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Zhanna Shubin, Yutaka Tagaya, Bhawna Poonia
Rhesus macaque is an important animal model for studies testing interventions like antibody therapeutics; as such knowledge of inter-individual variations in function of genes affecting antibody recycling is important for optimal experimental design. Neonatal Fc receptor (FcRn), a heterodimer composed of FCGRT and β2-m chains, plays critical role in extending catabolic half-life of IgG. We studied genomic polymorphisms in rhesus macaque FcRn and asked if they are functional by assessing correlations with serum IgG or β2-m levels...
August 7, 2017: Immunogenetics
Stefanie Memmer, Sandra Weil, Joachim Koch
The activating natural cytotoxicity receptors on natural killer (NK) cells play a fundamental role in immunosurveillance of infections and cancer. Phylogenetic analyses showed that NKp30 is highly conserved in almost all jawed vertebrates and thus, represents one of the most ancient NK cell receptors. However, in contrast to other higher vertebrates, NKp30 is only a pseudogene in mouse, which contains two premature stop codons. To decipher the evolutionary role and biological function of NKp30 in mouse, we removed these premature stop codons and expressed the putative mouse NKp30 (mNKp30) protein as soluble Fc fusion construct and as full-length receptor on A5-GFP reporter cells...
August 7, 2017: Immunogenetics
Nicolas De Neuter, Wout Bittremieux, Charlie Beirnaert, Bart Cuypers, Aida Mrzic, Pieter Moris, Arvid Suls, Viggo Van Tendeloo, Benson Ogunjimi, Kris Laukens, Pieter Meysman
Current T cell epitope prediction tools are a valuable resource in designing targeted immunogenicity experiments. They typically focus on, and are able to, accurately predict peptide binding and presentation by major histocompatibility complex (MHC) molecules on the surface of antigen-presenting cells. However, recognition of the peptide-MHC complex by a T cell receptor (TCR) is often not included in these tools. We developed a classification approach based on random forest classifiers to predict recognition of a peptide by a T cell receptor and discover patterns that contribute to recognition...
August 4, 2017: Immunogenetics
Piotr Minias, Zachary W Bateson, Linda A Whittingham, Jeff A Johnson, Sara Oyler-McCance, Peter O Dunn
Gene polymorphisms shared between recently diverged species are thought to be widespread and most commonly reflect introgression from hybridization or retention of ancestral polymorphism through incomplete lineage sorting. Shared genetic diversity resulting from incomplete lineage sorting is usually maintained for a relatively short period of time, but under strong balancing selection it may persist for millions of years beyond species divergence (balanced trans-species polymorphism), as in the case of the major histocompatibility complex (MHC) genes...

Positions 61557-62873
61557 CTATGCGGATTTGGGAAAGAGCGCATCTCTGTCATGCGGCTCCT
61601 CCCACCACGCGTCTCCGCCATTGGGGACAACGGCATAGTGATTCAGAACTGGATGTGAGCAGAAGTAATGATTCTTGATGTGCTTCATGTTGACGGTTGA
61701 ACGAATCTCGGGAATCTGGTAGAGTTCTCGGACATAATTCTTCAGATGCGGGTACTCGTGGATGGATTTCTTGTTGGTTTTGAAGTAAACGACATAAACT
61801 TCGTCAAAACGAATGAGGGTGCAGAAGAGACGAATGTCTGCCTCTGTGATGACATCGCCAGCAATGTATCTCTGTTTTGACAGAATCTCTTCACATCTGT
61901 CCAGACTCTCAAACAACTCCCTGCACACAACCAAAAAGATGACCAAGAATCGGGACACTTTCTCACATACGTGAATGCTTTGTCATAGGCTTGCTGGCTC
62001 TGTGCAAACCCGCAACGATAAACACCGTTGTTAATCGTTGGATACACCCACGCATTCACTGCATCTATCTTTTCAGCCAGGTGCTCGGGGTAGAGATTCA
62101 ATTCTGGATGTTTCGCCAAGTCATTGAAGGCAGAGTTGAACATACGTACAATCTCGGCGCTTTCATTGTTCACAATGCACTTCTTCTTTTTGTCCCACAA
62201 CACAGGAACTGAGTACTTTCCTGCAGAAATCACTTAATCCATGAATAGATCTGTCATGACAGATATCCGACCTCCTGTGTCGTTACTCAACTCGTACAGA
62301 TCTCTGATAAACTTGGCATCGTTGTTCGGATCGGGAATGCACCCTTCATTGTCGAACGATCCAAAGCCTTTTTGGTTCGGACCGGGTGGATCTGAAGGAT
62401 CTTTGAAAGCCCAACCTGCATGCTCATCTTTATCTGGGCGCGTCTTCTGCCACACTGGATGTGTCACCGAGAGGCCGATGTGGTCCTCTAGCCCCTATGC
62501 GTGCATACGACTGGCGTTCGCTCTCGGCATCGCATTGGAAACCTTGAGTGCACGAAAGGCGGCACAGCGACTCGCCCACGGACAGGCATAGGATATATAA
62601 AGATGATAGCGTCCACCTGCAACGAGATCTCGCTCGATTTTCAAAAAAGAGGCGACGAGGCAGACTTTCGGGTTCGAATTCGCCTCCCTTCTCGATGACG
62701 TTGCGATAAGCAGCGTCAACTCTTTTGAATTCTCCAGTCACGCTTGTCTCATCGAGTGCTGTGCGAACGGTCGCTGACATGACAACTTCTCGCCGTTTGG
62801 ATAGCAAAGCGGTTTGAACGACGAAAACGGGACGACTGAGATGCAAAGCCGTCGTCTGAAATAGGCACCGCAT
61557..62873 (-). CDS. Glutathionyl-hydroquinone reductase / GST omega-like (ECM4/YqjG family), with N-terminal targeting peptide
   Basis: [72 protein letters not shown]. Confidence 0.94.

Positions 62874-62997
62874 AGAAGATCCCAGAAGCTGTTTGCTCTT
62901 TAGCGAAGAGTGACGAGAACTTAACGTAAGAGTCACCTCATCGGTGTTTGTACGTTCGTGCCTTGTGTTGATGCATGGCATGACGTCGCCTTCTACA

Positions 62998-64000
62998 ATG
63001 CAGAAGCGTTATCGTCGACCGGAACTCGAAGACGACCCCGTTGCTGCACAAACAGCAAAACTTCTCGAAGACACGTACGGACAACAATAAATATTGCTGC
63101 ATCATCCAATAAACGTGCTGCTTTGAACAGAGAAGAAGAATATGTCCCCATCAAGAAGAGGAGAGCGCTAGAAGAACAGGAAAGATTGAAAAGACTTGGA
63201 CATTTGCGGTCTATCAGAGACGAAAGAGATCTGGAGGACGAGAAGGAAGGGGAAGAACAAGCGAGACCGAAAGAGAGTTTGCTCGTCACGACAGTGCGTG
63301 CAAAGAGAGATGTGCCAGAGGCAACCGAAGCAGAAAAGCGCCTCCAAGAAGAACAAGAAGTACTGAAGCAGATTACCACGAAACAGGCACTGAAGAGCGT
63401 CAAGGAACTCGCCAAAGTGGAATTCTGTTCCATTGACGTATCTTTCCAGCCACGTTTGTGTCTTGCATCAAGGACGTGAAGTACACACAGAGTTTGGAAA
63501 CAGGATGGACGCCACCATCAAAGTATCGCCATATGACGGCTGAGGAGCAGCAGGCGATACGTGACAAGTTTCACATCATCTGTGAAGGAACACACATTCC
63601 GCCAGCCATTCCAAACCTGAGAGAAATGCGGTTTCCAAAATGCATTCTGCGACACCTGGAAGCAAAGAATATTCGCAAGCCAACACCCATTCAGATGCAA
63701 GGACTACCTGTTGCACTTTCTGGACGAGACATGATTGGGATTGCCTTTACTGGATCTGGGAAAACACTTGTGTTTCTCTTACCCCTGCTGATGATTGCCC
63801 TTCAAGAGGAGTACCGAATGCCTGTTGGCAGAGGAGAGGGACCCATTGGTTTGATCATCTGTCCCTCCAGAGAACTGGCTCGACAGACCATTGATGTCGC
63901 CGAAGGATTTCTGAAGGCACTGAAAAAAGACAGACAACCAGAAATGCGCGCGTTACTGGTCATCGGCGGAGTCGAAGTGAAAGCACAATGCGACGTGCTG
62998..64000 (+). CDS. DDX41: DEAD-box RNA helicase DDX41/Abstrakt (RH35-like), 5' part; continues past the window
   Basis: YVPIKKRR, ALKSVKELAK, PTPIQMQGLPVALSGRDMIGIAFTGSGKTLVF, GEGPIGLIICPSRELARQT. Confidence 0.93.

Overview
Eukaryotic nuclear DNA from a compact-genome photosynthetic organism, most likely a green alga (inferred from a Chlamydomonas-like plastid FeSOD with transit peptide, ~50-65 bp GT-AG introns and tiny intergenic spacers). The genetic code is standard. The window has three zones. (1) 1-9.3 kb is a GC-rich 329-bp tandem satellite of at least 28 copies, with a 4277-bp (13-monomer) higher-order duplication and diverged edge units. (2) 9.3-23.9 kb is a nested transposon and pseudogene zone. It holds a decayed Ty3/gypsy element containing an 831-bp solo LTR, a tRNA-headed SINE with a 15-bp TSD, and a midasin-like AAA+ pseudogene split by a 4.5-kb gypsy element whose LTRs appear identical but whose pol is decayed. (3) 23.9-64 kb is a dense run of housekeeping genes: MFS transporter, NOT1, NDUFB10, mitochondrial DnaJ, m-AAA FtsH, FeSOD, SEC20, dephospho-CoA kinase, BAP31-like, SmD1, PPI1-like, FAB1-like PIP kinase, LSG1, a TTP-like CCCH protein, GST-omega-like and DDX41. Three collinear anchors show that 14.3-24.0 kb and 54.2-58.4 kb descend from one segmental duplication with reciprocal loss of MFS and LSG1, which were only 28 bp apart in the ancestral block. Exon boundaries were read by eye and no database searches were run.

August 2, 2017: Immunogenetics
M Scott Killian, Fernando Teque, Ramu Sudhagoni
CD8(+) T lymphocytes can reduce the production of human immunodeficiency virus 1 (HIV-1) by CD4(+) T cells by cytotoxic and non-cytotoxic mechanisms. To investigate the involvement of human leukocyte antigen (HLA) class I compatibility in anti-HIV responses, we co-cultured primary CD8(+) T cells, isolated from the peripheral blood of HIV-1-infected individuals, with panels of autologous and heterologous acutely HIV-1-infected primary CD4(+) T cells. Altogether, CD8(+) T cell anti-HIV activity was evaluated in more than 200 co-cultures...
July 22, 2017: Immunogenetics
Gry Persson, Wenna Nascimento Melsted, Line Lynge Nilsson, Thomas Vauvert F Hviid
The HLA class Ib genes, HLA-E, HLA-F, and HLA-G, were discovered long after the classical HLA class Ia genes. The elucidation of their functions had a modest beginning. However, their basic functions and involvement in pathophysiology and a range of diseases are now emerging. Although results from a range of studies support the functional roles for the HLA class Ib molecules in adult life, especially HLA-G and HLA-F have most intensively been, and were also primarily, studied in relation to reproduction and pregnancy...
July 11, 2017: Immunogenetics
Alison Caldwell, Hannah V Siddle